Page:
What is the microbiome, in laymen’s terms?
The set of micro-organisms that live inside us. Each person is an ecosystem in which approximately half the cells are human and the other half, microbes. And we have a mutualistic relationship: we give them the nutrients they need to survive and they keep us healthy. It’s a sort of pact that makes us how we are and allows us to live like we do.
Are we really not one individual but a mass?
Microbes are everywhere in our body, but more than 95% of them are in our intestines. And, of that 95%, more than 90% is in the colon. Recent calculations indicate that we have one micro-organism for each human cell and that all the bacteria in our body together could weigh up to 800 grams. We’re truly surrounded by millions of them. There are more bacteria in our body that stars in the Milky Way! And most of them are beneficial to us. What’s more, they are often essential to life.
So, we have microbe genes in our DNA?
Exactly. We have the human genome, which is inside the eukaryote cells. And then we have the microbiome. What is known as the second genome. Although, in any case, it would be a metagenome: a sum of the bacterial genomes living in our body.
What are the effects of this encounter between genes and microbes?
Tonnes. One is that the bacteria interact with our cells and can sometimes change how they function. The other is that modifying the human genetic content is complicated but, in principle, this metagenome can be changed, for example, by eliminating some bacteria so that, in very simple terms, we can get rid of genes we don’t want. The microbiome not only shows us that the nature of human beings is much more complex than we imagined, but also reveals that there is a significant part of us that we can change.
Is each person’s microbiome unique?
There are some patterns we all share. The microbiome could be used to sum up the evolution of eukaryote beings with a phylogenetic tree of chimpanzees, gorillas, humans… You’d get the same tree using genes. But it is also true that the relative abundance of certain types of bacteria varies widely in different parts of the world: in Africa and people with diets rich in fibre, prevotella is predominant, while in regions that eat more meat and processed food there are more bacteroides. And you can take this down to an individual level. There are so many microbial genes that, using a huge number of markers, you could even identify a specific person. The microbiome is like a fingerprint.
And how do we get these microbes?
Most, at birth. Although it is true that there is much debate as to whether the placenta also contains microbes, if it does there would be very few, so the first big exposure occurs in the mother’s birth canal, where we come in contact with the microbes in the vaginal fluid, blood, faeces and, later, skin. There is then a massive colonisation of microbes that, when they arrive to the intestine, act as a powerful stimulus activating the intestinal immune cells. This initial stimulus is essential to our immune system’s development, making it both powerful and balanced. Throughout the rest of our lives, the bacteria in our intestines are constantly training this system. They keep it awake and also show it how to differentiate between its own cells, which don’t need to be attacked, and those that are pathogens, which must be kept in check.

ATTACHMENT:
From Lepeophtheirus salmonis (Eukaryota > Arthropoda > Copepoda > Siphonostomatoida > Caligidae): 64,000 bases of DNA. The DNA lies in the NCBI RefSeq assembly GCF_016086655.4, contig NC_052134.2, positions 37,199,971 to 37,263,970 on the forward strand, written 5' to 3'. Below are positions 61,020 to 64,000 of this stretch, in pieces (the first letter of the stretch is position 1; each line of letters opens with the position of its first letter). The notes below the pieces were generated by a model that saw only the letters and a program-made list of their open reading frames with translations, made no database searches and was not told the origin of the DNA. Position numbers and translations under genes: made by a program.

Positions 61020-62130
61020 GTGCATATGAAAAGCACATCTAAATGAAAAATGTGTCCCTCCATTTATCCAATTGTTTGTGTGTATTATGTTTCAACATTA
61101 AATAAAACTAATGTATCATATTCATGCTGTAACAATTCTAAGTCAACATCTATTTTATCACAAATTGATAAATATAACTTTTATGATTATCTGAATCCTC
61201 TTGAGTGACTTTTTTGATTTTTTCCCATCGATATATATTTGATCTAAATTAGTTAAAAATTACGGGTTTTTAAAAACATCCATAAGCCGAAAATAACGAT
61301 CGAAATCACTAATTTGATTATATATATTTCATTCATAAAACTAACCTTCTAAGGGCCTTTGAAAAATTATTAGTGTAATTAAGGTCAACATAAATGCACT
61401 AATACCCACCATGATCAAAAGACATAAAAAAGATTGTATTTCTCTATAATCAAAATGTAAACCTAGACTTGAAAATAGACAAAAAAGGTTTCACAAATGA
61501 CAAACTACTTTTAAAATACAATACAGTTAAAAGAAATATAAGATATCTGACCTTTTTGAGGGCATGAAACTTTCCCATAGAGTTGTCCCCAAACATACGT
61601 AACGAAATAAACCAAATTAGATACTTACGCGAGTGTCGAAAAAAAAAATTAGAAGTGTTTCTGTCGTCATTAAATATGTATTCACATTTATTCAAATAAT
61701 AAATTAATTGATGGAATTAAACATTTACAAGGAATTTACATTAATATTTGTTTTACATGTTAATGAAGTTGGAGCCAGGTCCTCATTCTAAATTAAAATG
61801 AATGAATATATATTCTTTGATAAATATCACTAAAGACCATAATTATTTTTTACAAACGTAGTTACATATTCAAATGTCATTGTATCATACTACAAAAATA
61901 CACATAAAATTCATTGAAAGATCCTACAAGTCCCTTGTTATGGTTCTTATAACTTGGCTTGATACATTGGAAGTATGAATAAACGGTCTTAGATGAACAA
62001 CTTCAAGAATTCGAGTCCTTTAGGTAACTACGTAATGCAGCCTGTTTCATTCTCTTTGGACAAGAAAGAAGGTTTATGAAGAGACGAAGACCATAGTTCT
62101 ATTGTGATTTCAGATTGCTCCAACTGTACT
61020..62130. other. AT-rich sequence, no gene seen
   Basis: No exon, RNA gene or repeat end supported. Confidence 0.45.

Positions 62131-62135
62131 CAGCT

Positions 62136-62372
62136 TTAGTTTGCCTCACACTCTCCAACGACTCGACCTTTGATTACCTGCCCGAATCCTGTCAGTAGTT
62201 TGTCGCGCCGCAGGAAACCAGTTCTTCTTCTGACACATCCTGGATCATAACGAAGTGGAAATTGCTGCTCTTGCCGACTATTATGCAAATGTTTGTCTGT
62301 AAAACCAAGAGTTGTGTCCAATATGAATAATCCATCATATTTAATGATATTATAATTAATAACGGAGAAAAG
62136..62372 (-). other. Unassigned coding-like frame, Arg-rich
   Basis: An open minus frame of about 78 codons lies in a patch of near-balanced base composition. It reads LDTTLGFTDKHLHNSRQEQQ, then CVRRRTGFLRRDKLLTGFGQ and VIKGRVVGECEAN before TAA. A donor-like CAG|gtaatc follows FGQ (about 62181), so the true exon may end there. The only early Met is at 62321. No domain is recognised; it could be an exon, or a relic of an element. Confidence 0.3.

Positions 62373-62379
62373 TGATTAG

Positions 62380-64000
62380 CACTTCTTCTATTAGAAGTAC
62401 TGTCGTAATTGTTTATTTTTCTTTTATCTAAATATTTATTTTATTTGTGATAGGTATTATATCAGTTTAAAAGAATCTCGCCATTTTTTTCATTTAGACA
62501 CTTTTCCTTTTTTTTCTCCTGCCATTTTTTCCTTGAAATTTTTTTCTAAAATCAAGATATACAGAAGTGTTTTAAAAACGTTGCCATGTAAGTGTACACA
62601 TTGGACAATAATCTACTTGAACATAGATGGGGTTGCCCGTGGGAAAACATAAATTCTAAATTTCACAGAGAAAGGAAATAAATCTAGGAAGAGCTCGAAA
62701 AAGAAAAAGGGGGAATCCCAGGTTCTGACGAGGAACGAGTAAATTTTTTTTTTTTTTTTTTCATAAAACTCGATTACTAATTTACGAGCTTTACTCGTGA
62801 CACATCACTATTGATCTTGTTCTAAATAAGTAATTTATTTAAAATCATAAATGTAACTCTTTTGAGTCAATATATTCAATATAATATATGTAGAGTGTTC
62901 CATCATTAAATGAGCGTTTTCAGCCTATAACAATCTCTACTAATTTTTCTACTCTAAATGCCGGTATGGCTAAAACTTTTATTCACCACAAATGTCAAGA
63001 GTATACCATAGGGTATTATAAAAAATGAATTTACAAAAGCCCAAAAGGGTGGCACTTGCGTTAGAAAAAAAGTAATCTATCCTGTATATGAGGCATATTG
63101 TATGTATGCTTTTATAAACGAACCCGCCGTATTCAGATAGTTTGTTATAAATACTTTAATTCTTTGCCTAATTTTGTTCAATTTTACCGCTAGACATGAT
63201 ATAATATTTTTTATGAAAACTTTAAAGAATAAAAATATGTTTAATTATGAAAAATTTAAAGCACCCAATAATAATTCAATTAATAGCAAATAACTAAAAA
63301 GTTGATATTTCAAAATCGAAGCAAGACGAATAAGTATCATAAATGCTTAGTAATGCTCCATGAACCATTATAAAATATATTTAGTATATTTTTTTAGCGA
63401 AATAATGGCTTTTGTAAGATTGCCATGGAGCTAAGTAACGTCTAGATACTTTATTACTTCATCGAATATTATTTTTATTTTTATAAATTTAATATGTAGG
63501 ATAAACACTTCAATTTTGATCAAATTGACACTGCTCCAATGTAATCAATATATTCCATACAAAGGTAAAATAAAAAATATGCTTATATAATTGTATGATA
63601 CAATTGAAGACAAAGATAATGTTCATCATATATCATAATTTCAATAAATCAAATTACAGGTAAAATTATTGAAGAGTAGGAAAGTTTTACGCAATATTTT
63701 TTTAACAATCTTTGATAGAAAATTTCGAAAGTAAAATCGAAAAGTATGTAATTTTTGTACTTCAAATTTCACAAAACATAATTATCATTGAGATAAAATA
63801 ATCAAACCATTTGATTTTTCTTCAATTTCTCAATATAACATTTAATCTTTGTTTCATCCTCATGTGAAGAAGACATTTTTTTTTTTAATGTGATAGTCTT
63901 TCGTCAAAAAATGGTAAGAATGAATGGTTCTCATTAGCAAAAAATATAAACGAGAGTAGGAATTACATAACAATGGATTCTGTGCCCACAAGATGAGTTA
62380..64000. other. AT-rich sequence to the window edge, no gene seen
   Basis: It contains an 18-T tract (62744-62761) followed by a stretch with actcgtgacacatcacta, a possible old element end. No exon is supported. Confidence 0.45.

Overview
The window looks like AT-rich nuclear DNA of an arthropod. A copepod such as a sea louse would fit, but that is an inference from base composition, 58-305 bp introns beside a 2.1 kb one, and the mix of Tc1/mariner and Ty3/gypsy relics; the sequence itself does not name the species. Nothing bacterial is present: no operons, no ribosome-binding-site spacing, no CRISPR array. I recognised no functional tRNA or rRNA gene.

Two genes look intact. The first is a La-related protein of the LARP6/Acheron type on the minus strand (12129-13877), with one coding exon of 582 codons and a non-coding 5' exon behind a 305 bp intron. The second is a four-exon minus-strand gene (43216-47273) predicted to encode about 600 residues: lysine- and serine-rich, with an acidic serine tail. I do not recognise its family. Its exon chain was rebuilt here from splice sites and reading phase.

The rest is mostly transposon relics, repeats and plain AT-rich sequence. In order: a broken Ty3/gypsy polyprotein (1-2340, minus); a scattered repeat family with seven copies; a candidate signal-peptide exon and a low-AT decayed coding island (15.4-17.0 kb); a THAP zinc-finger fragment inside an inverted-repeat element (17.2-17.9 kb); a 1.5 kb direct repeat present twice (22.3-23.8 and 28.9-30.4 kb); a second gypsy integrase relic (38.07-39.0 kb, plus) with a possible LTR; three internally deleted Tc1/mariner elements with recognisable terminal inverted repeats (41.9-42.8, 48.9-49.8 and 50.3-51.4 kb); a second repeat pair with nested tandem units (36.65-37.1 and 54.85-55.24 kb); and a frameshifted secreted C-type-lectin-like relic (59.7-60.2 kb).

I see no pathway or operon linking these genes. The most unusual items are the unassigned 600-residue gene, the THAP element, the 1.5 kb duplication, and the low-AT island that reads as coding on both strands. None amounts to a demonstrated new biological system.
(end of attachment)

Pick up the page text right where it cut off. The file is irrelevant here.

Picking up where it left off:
What discoveries have come from studying the microbiome?
We’re still learning how it works and looking at the links between some of its functions and specific illnesses. We’ve only really been able to characterise bacteria precisely for 10 years. Right now, we’re trying to simplify everything with two goals. First, to develop a tool to see which patients could respond better or worse to specific drugs and which ones are more or less at risk of developing certain diseases. And, secondly, we want to interact with this microbiome to regulate it: curbing bacteria we don’t like as much and promoting those we do. It is a complex field that could begin to yield results in roughly 15 years.
What specific effects could this have on treating cancer?
One of the biggest revolutions in this field in recent years has been treatments that can modify the immune system, stimulating it to help detect cancer cells and eliminate them. And what we are seeing is that the presence of certain bacteria can make us respond better to this immunotherapy. At the same time, we are seeing that many times people who don’t respond as well to it have a different microbiome composition, or it has been weakened by taking massive amounts of antibiotics during treatment. Studies in rats have shown that, when we supplement the important bacteria, animals start to respond. So we have very promising signs. Now the challenge is to go from rodents to humans, and to do so specifically in order to ensure good response to immunotherapy.
Is it the same with AIDS?
At IrsiCaixa we’re interested in the microbiome because looking at our HIV patients, the ones with the greatest alteration in the microbiome are also those with the weakest immune system. What we want is first to help them strengthen this system so they will have fewer complications and second, to improve response to the vaccines we are developing to, one day, be able to cure AIDS.
And we can thank microbes!
In fact, we’ve also seen that there are changes in the microbiome associated with autoimmune diseases like multiple sclerosis. This could even be used to limit allergies. The goal is always a balanced microbiome. In truth, I think this is a very interesting time in medicine and that, to a certain extent, studying micro-organisms will have an impact on the medicine of the future.
Photo: Clara de Ramon
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